A GRASSROOTS forestry co-operative has consolidated its presence in the South of Scotland, courtesy of Borders Forest Trust.

The Scottish Woodlot Association – which was set up to facilitate affordable access to woodland for woodsmen – has teamed up with the conservation body to establish a new woodlot at Corehead Farm, near Moffat.

A woodlot is a model of woodland tenure which allows individuals to rent and manage an area of woodland from a landowner on a long-term basis. The SWA has pioneered woodlots in Scotland, inspired by the situation in British Columbia, where the Provincial Government has been running a highly successful woodlot licence programme on Crown land for over 30 years.

In Canada, woodlot licences are seen as an important part of a diverse forestry sector, delivering particular local and community benefits, and as such are being actively promoted and expanded by the government in British Columbia. The SWA hopes in time that woodlot licence tenure will also become an important ‘family forestry’ model in a more diverse Scottish forestry.

The site at Corehead Farm comprises a number of small woodland parcels which have been combined into a single woodlot licence. Ross Donald, the licence holder, who will now be working the woodlot with two fellow woodsmen commented: “We are delighted to be given this opportunity by Borders Forest Trust. I’m personally looking forward to getting stuck into the hard work of managing the woodland."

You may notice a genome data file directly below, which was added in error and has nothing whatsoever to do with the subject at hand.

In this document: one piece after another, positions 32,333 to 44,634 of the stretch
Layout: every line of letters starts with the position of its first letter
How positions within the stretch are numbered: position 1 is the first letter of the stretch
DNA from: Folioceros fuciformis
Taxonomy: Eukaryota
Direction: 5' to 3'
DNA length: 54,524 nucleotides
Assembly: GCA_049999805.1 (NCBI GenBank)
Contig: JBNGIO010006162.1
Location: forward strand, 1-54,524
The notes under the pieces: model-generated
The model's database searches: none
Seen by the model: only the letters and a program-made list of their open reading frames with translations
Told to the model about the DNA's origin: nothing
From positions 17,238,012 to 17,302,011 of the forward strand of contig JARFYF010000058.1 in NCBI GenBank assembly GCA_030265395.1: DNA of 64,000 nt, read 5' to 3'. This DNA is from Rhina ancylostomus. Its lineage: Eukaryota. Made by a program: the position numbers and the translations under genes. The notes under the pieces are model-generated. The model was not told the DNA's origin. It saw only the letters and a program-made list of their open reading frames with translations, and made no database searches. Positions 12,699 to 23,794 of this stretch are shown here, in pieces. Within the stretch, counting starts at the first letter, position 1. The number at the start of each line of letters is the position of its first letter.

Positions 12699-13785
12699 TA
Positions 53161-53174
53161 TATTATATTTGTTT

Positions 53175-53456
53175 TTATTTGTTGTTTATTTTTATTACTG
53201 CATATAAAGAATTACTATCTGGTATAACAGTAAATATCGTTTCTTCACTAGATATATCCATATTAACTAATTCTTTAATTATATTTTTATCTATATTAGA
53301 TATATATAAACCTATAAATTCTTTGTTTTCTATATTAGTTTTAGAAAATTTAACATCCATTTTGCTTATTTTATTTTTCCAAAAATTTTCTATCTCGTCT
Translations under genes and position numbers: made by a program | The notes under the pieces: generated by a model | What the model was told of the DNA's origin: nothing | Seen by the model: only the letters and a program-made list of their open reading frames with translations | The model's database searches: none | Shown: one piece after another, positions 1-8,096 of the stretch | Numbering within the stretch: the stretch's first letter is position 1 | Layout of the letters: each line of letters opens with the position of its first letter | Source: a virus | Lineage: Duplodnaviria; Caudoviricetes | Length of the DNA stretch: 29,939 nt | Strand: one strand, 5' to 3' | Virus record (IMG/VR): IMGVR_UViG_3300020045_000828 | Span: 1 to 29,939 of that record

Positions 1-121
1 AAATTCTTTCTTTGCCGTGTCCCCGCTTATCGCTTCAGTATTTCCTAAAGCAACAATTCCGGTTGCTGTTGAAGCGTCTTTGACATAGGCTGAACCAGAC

One of his woodlot colleagues, Ross Gemmell, added: “It's great to be able to work alongside the Trust, who are allowing us to achieve the objectives of our management plan, whilst we assist them achieve their vision for the site.”

Together with John Hanratty, the three woodsmen will manage the woodlands in their spare time using small-scale techniques and expect to produce firewood for local sale, alongside a small quantity of milling timber. Over time, the softwood stands will gradually be converted to native species suitable for coppicing.

Borders Forest Trust programme manager Nicola Hunt remarked: “We are very excited to be working with the woodlotters to bring these woodlands into better management. Borders Forest Trust is a community based native woodland conservation charity, and creating woodlots with local people has provided the ideal solution to the challenge of managing these conifer blocks and gradually converting them to native woodlands.

"It’s a far better alternative to clear felling, with many additional benefits for local people, and we look forward seeing the conversion of these areas into working native woodland over coming years.”

SWA secretary Andy Brown added: "We're now working with an increasingly diverse range of landowners, and are delighted to see the first woodlot licence established by a conservation organisation."